In object-oriented languages there’s a nifty feature called code inheritance. People tend to think that this is a really cool ™ thing, since it allows you to quickly slab some new features onto a class whenever the need arises. In fact, there still seems to be a lot of folks who think that the whole point of object-orientation is to subclass a lot.
I’ve previously worked with Microsoft MFC, which was designed that way (but remember, that was back 1992) – as was the class hierarchy that makes your Unreal Tournament tick. I’ve seen object hierarchies spreading over 15 levels, and more.
The only problem with code written that way is that it sucks. A lot.
Continue reading Subclass this
I just went over to GitHub to comment on a ticket. I wanted to put an URL in the comment. No problem, usually all those comment boxes have a help function nearby, that explains you how the markup works.
GitHub has a link next to the comment box that says “Parsed with GitHub Flavored Markdown“. When you click it, you end up on a page that tells you how their flavour is different from the standard one and then…
Continue reading It’s so 1999 again…
While I don’t usually bother too much with television, I’ve used an open source software called “TV Browser” for a while. It’s a nice little piece of software, giving you a electronic program guide right on your desktop.
This week, we were checking out the Italian TV (which can be quite odd, but that’s another story). The point is that the TV Browser doesn’t contain any Italian channels. To my astonishment I also discovered that, by design, the software doesn’t support importing the quite common XMLTV format.
The reason (according to the developers) is that some of the “grabber” scripts included in XMLTV may not be legal to use in some jurisdictions. Thus the origin of some xmltv data files might be questionable. Thus the TV Browser people don’t provide any generic support for the XMLTV data format. Because, possibly, maybe, could it be used by some people to view “illegal” data.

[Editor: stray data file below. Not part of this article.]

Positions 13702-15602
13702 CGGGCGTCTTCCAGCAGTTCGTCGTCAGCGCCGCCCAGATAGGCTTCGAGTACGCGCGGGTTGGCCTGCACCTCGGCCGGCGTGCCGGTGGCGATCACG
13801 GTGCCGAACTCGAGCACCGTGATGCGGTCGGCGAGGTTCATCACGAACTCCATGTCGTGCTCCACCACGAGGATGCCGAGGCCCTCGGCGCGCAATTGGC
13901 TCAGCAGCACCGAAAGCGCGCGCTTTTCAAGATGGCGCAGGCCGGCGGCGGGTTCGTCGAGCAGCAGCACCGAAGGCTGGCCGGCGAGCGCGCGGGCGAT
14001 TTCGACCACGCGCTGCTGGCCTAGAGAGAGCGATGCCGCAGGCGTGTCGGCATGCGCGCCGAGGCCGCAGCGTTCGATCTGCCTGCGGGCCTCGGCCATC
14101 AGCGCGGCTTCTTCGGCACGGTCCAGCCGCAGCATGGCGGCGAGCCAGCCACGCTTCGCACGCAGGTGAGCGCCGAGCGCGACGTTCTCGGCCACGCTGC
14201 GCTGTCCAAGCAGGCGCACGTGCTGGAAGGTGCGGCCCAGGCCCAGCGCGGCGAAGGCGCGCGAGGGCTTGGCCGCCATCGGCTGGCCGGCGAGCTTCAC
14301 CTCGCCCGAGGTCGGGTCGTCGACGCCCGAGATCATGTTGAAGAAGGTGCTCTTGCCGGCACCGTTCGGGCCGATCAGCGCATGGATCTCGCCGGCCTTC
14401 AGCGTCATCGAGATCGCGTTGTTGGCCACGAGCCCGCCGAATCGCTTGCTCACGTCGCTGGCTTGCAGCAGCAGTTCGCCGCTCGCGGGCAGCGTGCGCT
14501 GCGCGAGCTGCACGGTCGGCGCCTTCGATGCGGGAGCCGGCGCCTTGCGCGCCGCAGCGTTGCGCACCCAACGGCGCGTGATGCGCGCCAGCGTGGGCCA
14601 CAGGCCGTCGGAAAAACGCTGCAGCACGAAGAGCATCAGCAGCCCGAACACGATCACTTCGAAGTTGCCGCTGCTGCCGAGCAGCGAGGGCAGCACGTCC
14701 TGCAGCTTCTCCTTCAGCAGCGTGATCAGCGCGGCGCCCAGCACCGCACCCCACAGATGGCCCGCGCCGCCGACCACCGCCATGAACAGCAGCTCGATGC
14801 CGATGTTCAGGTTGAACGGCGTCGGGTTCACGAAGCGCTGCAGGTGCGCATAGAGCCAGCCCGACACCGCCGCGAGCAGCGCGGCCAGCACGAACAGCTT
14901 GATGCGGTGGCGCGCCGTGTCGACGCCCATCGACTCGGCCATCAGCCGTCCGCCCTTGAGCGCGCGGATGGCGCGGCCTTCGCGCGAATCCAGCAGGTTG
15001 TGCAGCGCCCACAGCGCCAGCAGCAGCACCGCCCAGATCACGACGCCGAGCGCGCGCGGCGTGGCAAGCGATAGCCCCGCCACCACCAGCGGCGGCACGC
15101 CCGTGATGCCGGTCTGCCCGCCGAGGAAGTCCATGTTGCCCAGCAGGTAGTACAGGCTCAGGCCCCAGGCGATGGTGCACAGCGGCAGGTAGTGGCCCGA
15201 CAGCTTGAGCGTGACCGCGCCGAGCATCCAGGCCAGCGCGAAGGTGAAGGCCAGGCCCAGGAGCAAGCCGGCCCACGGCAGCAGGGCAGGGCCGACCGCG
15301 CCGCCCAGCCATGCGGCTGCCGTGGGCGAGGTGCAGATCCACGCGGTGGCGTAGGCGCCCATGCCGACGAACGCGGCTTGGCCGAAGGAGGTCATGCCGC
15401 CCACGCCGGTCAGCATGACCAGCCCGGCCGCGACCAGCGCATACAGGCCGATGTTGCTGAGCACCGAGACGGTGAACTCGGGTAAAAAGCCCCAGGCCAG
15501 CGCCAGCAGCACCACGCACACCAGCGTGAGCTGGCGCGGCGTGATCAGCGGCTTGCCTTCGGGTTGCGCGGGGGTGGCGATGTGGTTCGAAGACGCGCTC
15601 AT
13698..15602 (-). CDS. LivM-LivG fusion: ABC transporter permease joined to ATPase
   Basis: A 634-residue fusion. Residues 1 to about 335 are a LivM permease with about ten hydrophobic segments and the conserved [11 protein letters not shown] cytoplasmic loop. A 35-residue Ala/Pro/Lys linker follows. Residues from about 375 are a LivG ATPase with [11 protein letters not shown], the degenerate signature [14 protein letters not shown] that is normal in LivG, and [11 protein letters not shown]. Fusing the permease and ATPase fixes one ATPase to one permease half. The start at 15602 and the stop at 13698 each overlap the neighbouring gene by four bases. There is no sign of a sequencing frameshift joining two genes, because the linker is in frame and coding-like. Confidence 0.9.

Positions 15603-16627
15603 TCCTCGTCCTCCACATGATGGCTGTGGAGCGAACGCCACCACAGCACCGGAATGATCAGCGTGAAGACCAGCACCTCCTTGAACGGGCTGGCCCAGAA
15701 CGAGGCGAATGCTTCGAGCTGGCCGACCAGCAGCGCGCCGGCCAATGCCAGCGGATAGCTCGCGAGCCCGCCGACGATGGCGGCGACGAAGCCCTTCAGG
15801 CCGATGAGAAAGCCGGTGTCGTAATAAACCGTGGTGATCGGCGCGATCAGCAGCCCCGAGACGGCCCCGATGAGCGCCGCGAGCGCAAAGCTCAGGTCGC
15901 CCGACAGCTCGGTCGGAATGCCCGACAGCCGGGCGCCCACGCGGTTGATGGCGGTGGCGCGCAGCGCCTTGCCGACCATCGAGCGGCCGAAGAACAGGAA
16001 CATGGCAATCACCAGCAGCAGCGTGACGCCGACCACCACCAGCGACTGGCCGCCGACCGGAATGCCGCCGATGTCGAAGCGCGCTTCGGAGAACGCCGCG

It pisses me off to no end, and not only for selfish reasons.
Continue reading Law and morality
It drives me crazy: Lot’s of those projects, especially in the Rails world think it’s a cool thing to have a “project” homepage that consists of a blog garnished with some video podcasts. But while this may look flashy, it’s not an excuse for a complete absence of structure and documentation.
I have to admit that what put me over the top today was the ruby-debug “home page”. It’s really a great tool that I use daily, but each time I visit this page I’m on the edge.
First thing, it’s a blog. I hate it. A blog is for news, but when I go to this page I want documentation. Yes, there is this little tutorial. If it’s not accidentally linked from a post on the front page I have to dig through all the “ruby-debug” posts to find it. At least it explains all the commands in the debugger, but it doesn’t go into the API to call the debugger from your code.
In the end, what would be so hard to put your documentation on a static page page that is linked from the front page? And maybe – behold – even add a link to the rdoc documentation that you can automatically generate from you code?
Continue reading The curse of blogs and vidcasts
The software that I’m currently developing will use OpenId to provide a single login for multiple sites. If you haven’t heard of this yet, OpenId is the newest, coolest (at least in the eyes of the “Web 2.0″ crowd…) thing for “single-sign-on”. Meaning that you only have to remember one password for all your web sites.
The whole thing works like this: You go to a page where you log in. You provide your OpenId url (which is the same as your user name) You are sent to your OpenId provider. You log in to your OpenId provider. You go back to the original website, and now you’re logged in. The idea is that you only have to log in one time to get access to all your web services.
It got a bit of a hype now, since some of the big players announced “support” for it.
So I checked out this toy, and I found that there are already a lot of providers, and a lot of libraries to add support to your own web application. You can also have a plugin for WordPress, Trac, you name it…
So I got an OpenId account, installed a plugin on my blog And disabled it again.
Continue reading Passwords, logins and OpenId